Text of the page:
LAZARUS, by Greg Rucka and Michael Lark
BEEN: What is Lazarus about in broad strokes?
ANDREW: In the future, America is ruled by a small collection of incredibly wealthy families sparring with each other to expand their territory. Each clan has their own superhuman enforcer, called a Lazarus; the Carlyle family's Lazarus is named Forever. When fixing her all-too-human siblings' problems start putting her in awkward moral corners, she begins questioning her role in maintaining the status quo. Think Game of Thrones meets that Elysium movie with Matt Damon from a few years back.
BEEN: So from what I understand the non-wealthy live in sort of wastelands and wait to be “lifted up” or raised to a non-disposable sort of status? Is that correct?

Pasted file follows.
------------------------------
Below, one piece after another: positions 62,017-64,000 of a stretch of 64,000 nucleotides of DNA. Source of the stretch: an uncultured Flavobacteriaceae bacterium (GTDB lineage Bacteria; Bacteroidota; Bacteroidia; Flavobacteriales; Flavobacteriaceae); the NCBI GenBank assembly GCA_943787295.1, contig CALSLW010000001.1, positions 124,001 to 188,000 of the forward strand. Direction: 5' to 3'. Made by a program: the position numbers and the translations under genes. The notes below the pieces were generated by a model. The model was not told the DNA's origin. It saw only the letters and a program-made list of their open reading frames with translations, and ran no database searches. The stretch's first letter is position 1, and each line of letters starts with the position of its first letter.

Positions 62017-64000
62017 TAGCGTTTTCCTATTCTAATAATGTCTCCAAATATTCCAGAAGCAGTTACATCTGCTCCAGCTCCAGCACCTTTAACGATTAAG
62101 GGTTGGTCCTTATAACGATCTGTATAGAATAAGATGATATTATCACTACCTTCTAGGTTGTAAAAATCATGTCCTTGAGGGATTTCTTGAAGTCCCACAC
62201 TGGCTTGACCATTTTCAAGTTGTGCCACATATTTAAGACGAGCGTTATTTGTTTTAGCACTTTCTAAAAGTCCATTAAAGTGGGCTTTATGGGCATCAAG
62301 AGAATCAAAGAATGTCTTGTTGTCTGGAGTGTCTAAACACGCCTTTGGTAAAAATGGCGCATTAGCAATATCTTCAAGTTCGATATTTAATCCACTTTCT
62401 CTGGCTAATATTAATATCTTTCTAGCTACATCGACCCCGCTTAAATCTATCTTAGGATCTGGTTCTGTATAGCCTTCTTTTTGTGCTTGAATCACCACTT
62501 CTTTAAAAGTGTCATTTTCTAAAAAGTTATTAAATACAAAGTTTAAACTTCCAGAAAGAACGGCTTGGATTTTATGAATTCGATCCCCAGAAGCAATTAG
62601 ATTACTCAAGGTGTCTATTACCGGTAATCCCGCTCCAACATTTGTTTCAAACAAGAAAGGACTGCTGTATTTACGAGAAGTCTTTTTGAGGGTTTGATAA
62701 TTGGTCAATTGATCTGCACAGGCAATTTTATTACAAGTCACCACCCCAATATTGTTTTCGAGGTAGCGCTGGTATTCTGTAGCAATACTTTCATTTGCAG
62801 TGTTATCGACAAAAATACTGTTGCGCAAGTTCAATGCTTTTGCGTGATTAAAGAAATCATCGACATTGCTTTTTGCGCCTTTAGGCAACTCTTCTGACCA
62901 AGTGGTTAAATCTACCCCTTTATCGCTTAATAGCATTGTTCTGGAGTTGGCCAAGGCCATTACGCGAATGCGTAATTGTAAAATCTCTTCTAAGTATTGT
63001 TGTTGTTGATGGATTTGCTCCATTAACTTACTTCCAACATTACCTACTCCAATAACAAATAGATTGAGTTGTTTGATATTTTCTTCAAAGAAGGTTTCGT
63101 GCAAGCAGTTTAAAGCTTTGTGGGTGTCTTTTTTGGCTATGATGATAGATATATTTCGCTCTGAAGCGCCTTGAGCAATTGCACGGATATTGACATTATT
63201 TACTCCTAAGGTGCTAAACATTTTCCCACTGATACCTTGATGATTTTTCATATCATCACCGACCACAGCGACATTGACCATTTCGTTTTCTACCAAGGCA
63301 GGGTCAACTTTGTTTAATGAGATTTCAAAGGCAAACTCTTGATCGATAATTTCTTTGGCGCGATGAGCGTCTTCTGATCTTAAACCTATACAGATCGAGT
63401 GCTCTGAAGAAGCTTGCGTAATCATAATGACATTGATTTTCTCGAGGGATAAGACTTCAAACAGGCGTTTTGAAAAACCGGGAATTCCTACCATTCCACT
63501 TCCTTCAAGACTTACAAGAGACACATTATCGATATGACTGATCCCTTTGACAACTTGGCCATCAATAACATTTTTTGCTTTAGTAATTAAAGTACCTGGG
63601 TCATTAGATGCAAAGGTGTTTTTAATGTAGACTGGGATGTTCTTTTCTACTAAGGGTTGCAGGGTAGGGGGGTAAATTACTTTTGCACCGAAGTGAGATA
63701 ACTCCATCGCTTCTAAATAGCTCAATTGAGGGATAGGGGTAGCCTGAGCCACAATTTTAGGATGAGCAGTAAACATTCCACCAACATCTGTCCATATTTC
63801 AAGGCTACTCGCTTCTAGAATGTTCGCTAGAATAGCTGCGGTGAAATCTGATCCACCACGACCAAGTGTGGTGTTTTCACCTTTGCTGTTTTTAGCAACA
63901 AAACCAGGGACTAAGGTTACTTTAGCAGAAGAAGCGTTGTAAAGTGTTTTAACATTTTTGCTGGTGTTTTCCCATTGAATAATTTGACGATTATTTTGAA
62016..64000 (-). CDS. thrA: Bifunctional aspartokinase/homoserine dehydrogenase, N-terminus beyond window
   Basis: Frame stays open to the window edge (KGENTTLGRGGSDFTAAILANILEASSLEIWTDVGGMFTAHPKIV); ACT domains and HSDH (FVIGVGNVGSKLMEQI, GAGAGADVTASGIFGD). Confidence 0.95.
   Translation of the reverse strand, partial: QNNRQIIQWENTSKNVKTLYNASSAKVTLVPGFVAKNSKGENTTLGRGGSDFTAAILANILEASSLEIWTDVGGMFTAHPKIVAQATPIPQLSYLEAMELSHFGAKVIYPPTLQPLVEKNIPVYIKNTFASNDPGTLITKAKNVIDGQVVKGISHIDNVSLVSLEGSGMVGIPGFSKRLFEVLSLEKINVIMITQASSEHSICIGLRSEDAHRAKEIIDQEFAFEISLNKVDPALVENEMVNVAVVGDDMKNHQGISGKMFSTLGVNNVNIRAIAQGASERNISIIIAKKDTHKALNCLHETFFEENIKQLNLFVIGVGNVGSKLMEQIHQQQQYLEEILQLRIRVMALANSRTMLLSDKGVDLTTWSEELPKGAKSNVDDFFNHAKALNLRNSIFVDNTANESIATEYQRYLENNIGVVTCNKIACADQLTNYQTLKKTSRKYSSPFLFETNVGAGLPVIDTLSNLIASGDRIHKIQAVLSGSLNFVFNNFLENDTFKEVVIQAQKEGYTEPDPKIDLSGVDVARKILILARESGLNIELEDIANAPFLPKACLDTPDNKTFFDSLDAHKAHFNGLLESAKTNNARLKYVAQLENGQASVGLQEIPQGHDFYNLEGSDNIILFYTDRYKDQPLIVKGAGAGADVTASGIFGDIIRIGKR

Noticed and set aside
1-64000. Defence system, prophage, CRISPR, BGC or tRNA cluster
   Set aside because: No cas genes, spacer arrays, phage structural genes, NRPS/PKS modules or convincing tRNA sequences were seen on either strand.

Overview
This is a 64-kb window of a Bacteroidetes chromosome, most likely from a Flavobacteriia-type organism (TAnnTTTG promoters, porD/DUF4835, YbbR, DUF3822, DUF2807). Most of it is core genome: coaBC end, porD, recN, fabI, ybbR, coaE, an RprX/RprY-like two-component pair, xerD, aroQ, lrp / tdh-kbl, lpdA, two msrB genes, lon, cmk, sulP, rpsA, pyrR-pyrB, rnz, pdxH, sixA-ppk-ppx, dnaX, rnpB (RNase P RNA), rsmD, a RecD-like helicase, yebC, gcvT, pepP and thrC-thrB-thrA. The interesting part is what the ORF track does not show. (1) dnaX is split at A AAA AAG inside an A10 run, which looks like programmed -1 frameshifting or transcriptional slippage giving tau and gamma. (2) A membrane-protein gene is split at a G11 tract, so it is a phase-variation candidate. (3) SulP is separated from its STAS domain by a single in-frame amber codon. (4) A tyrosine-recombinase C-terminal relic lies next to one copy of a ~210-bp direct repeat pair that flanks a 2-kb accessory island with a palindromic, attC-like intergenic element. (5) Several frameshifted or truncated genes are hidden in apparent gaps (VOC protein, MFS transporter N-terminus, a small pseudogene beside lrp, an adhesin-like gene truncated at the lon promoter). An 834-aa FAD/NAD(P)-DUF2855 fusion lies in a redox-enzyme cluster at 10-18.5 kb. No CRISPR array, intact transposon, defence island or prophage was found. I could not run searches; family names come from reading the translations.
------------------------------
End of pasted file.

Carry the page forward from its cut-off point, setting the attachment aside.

ANDREW: Technically, there's two classes of non-wealthy, Serfs and Waste. Serfs have some function for the families, Waste are just trying to survive--I don't get the impression there's much hope for social advancement among the Waste.
BEEN: And the Lazarus would protect the family’s interests from other wealthy elites and any over-ambitious non-wealthy?
ANDREW: Exactly. Most of those threats come from the other wealthy families--Lazari are very hard to kill and highly trained, so anyone that doesn't have one working for them isn't a great concern.